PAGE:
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Monthly Bulletin of Case Reports & New Toxicological Studies
25 years of noteworthy & celebrated forensic toxicology cases
William R. Sawyer, Ph.D., Toxicologist
  • Diplomate, American Board of Forensic Medicine
  • Diplomate, American Board of Forensic Examiners
About Us
TCAS, LLC, provides a wide range of professional services including review of chemical, alcohol, pharmaceutical or radiological exposures within civil and criminal litigation matters.  Dr.  Sawyer has considerable expertise in matters pertaining to alcohol intoxication assessment,  intentional poisoning homicides, occupational and community exposures to carcinogens, medical malpractice involving pharmaceuticals, pyrolysis products, heavy metals, organic chemicals, dioxins and drugs of abuse. Forensic toxicology and toxic exposure investigations include analytical protocol and referral of autopsy material for analyses.  Environmental and occupational health risk assessments include site-specific assessments, dose measurement and causation determination. Final work products include scientific method references, method validation, forensic chain-of-custody and written reports.  Reports and expert witness testimony have been provided  to multiple clients in over 30 states.
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We routinely work throughout North America from the Virgin Islands and the Bahamas to Alaska and have offices in the states of New York and Florida.
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Toxicology Consultants & Assessment Specialists, LLC

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Auburn, New York 13021

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Sanibel, Florida 33957

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American Board of
Forensic Medicine

Issue No. 3

  • Death by Pesticide Intoxication 
  • Cocaine Use Incorrectly Assessed in Hair Samples  
E-Newsletter Introduction and Invitation
Welcome to the latest edition in our new series of short, educational summaries of forensic toxicology matters taken from actual TCAS, LLC, cases over the past 25 years. Each case summary is factual; however, identifying case information has been removed unless revealed through jury verdict reports. Although interesting to read, the purpose of these case summaries is to show how the application of toxicological principles can be used in forensic matters. On occasion, we will also be releasing summaries on new toxicological studies and regulations. TCAS, LLC, is sending this newsletter to all our past and present clients with the hope that it is of value in their professional endeavors.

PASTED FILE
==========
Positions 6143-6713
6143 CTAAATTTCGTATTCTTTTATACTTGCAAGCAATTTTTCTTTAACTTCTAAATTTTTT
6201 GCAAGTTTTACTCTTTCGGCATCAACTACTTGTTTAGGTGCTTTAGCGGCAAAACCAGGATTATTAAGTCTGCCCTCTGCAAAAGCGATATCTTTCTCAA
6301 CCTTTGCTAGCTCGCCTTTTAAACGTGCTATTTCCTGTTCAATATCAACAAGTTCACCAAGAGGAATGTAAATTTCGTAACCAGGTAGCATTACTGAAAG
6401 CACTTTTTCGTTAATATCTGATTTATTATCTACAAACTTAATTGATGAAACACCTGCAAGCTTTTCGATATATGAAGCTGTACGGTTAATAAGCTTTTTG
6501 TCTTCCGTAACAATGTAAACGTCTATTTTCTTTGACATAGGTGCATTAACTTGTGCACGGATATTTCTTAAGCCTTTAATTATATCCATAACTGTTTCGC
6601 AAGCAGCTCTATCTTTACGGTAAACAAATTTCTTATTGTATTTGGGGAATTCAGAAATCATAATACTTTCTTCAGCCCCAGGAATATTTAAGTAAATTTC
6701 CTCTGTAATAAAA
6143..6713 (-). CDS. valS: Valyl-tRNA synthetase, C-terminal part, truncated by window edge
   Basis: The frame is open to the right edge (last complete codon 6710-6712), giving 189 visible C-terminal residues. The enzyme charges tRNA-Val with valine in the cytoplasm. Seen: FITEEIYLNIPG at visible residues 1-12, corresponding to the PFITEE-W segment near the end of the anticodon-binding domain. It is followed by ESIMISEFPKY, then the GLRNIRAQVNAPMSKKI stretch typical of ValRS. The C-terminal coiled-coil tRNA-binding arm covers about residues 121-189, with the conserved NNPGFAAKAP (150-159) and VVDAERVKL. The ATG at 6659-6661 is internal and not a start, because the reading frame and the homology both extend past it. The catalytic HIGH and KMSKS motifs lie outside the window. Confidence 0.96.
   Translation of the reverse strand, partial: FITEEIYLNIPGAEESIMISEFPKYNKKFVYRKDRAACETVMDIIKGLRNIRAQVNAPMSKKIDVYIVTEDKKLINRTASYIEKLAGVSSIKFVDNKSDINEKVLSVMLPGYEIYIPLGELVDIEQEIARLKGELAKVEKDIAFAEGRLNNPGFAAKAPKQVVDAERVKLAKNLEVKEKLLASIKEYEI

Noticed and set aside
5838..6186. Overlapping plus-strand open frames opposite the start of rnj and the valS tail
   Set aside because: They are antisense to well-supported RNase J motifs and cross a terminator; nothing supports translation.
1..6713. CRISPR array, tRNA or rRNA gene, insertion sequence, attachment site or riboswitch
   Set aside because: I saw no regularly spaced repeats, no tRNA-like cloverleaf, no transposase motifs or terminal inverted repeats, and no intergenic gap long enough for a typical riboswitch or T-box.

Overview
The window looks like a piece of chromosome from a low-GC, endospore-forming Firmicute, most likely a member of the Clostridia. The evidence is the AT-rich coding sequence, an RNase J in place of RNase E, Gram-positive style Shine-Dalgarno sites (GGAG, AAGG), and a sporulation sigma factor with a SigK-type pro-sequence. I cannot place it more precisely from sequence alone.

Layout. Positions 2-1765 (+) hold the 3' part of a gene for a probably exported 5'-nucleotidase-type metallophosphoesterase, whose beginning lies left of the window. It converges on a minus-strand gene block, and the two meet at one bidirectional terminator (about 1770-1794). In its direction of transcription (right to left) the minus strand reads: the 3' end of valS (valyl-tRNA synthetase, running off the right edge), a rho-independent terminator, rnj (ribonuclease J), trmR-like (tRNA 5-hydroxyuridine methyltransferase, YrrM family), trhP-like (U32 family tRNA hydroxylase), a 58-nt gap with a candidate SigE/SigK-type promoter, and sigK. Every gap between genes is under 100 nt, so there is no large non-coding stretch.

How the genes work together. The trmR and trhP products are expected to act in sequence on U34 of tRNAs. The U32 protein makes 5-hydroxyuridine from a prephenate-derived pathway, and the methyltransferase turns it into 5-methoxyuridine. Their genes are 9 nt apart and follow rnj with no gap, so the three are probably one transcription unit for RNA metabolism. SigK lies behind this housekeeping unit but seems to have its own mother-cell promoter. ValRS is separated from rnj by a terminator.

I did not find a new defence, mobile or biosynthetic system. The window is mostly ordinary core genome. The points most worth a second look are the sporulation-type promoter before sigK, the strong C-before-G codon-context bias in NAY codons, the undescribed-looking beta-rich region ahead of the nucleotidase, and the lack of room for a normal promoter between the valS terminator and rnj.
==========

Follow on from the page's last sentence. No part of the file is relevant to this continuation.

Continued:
In the event you have an interesting case you would like to discuss, please feel free to call or email us for a prompt, confidential teleconference. 

Dr. Sawyer

Pesticide Intoxication Leads to Death

Dr. Sawyer retained by plaintiff's estate.

A 57 year old male was found dead in his basement apartment located near Philadelphia, Pennsylvania.  The decedent was fully clothed, had his glasses on with the Sunday paper nearby and was lying face down on the floor.  His past medical history was significant only for seizure disorder.Family members reported that the apartment had been treated for termites the day before the decedent's death by a nationally known pesticide application company.The decedent had remained inside the non-ventilated basement apartment while the pesticides were applied. Later that day, he complained of respiratory difficulties and abdominal pain with nausea. 


Coroner's Report and Conclusion


Due to the nature of this case, an examination of the body was performed by the coroner's office.The toxicology report revealed 2.6 ug/ml of phenytoin in the cardiac blood as well as methanol in the liver at 5.1% by weight.Phenytoin is an anti-convulsant agent used to control epilepsy and was within the range for desirable therapeutic results.Methanol is found in formalin embalming products and would be expected in a formalin-preserved liver sample but only at approximately 1.5% by weight (based on certified analysis).The coroner concluded that the cause of the decedent's death lay in whatever agent was sprayed around the decedent's apartment.